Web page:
There’s a great moment that arrives in a few rappers’ careers: They’ve been local heroes for long enough to become local stars, and their reputation has started to expand the the point where their hometowns can no longer hold them. They’ve been around for years, and yet they feel completely new to the national scene, which is only just starting to discover them. Their voices feel fresh and resonant, even though the rappers have had plenty of time to hone those voices when nobody was paying attention. They’re in complete control of their voices, and, perhaps more importantly, they’ve figured out how to make songs, a skill that’ll serve them well in the outside world. That moment doesn’t arrive for most rappers, who either never find the spotlight or find it way too early, when they don’t know what to do with it yet. And once upon a time, the rappers having that moment would be about to become national stars. That’s not really the case anymore ever; the major labels and corporate gatekeepers aren’t going to throw their weight behind an unpredictable street-rap type when there are so many cerebral, pop-minded team-player types out there. But it’s still a great career moment, a time when it feels like things are possible. The most recent example that springs to mind is Kevin Gates about two years ago, around the time he released The Luca Brasi Story. And right now, D.C.’s Shy Glizzy is having that moment. Glizzy’s new mixtape Law 2 seems likely to be the moment that Glizzy stops being a regional phenomenon, when he really takes over. God knows the tape is strong enough.
Glizzy claims he’s not appreciated in D.C., but in his hometown, and in surrounding cities like Baltimore, his music gets a surprising amount of radio love. He’s a presence. He’s started showing up on other people records, and other people have started showing up on his records, or at least his remixes. Glizzy’s Law 2 tape came out a little more than a year ago, and the Glizzy of back then could already hang with out-of-town guests like Gates and Starlito, sounding like he belonged next to it. This time around, the guests have bigger names — Bobby Shmurda, the returning but increasingly popular Migos — and Glizzy doesn’t just sound like he belongs next to them. He overwhelms them. Glizzy’s confidence has grown; he has sense of purpose and direction every time he touches a mic. The tape ends with “Thank You,” in which he takes a moment to count his blessings: “Guess what? I just got a fuckin’ call from Mack Maine! / He told me Birdman want me to be in Rich Gang!” On the chorus, he’s singing: “Thank you, thank you, thank you / For listening to a real nigga.” But he doesn’t sound surprised that you’re listening, or that Birdman wants him in Rich Gang. He sounds like he expects it.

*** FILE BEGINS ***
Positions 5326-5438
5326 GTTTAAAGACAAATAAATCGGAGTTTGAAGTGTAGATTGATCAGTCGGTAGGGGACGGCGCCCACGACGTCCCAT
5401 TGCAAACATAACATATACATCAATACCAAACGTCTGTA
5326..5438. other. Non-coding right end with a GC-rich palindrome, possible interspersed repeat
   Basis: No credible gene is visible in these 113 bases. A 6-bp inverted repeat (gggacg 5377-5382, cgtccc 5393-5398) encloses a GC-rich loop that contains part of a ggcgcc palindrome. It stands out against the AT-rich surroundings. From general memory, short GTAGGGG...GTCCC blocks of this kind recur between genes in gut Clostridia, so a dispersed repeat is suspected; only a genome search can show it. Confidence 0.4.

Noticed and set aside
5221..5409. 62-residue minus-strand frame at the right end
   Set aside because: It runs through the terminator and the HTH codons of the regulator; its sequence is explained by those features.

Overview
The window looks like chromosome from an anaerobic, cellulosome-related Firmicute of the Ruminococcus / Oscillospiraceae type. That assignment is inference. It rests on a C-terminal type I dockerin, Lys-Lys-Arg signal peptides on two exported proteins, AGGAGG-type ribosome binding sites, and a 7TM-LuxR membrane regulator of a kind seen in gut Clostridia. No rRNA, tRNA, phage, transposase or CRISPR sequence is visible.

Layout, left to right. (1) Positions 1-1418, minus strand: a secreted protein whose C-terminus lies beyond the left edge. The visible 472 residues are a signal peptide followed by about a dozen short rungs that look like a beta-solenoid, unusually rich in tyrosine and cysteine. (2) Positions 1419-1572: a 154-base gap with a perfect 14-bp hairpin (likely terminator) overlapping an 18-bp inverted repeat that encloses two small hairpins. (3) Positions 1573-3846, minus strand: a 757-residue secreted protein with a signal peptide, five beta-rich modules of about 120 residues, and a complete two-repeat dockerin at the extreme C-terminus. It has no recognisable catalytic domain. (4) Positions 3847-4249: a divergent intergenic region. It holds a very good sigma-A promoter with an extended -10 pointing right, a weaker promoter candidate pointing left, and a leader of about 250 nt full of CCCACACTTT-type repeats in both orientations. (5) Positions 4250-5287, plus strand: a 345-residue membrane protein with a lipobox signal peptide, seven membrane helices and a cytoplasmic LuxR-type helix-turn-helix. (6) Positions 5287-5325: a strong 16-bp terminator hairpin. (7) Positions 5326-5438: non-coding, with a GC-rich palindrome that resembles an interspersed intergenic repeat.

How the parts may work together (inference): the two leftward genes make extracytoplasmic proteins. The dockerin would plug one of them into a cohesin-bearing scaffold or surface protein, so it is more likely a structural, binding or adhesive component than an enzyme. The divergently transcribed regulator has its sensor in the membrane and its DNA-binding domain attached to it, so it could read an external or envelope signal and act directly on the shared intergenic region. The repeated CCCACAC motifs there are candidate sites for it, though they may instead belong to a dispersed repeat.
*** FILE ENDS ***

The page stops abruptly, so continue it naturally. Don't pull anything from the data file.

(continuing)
That confidence is even more striking when you think about what a weird and singular rapper Glizzy is. His voice is a thing of wonder — an excitable toddler blurt, about midway between Meek Mill sprint-rant and Lil Boosie nasal-honk menace. Boosie was almost certainly a huge influence on Glizzy, so it’s especially shocking to hear Glizzy take a shot at Boosie on opening track “Legend”: “Bitch I’m Big Glizzy, don’t treat me like Lil Boosie.” It’s weird because Glizzy and Boosie just did a song together, “Young Niggas” from Boosie’s great Life After Deathrow tape. It’s also weird because nobody ever disses Lil Boosie. You would have to be fucking crazy to dis Lil Boosie, and here Glizzy is doing it anyway. Glizzy is reckless and dark, and the contrast between his cartoonish voice and the bloody-minded shit he talks is, in a lot of ways, what makes his music work. There’s a demented thrill in hearing someone with such a ridiculous voice threatening to shoot up your house. It never gets old. And given that Glizzy is always getting better at threatening to shoot up your house, that contrast just gets deeper and more interesting.
That contrast is at its most vivid and striking on “Funeral,” the tape’s single and best track. At first glance, “Funeral” sounds something like Glizzy’s version of Meek Mill’s “Amen”: Glizzy talking celebratory shit over a lovely gospel-laced beat from KE On The Track. But Glizzy actually spends the track fantasizing about his own funeral, betraying no regrets or bittersweet feelings. He mostly just talks about what a fucking awesome party his funeral is going to be: “It’s gon’ be some superstars at my funeral / Driving in exotic cars to my funeral / Niggas that whip that brick of hard at my funeral / You might get your ass robbed at my funeral.” He talks about it like it’s a great club night, never quite acknowledging that he won’t be alive to see any of this stuff. On the verses, he lays out all the reasons why he needs to stay alive — uncle in a wheelchair, mom who needs help with her bills — but he still talks about his death like it’s a release, like it’s something to look forward to. It’s not a remotely dark song, and it’s also the darkest song you can imagine.
Download Law 3: Now Or Never at DatPiff.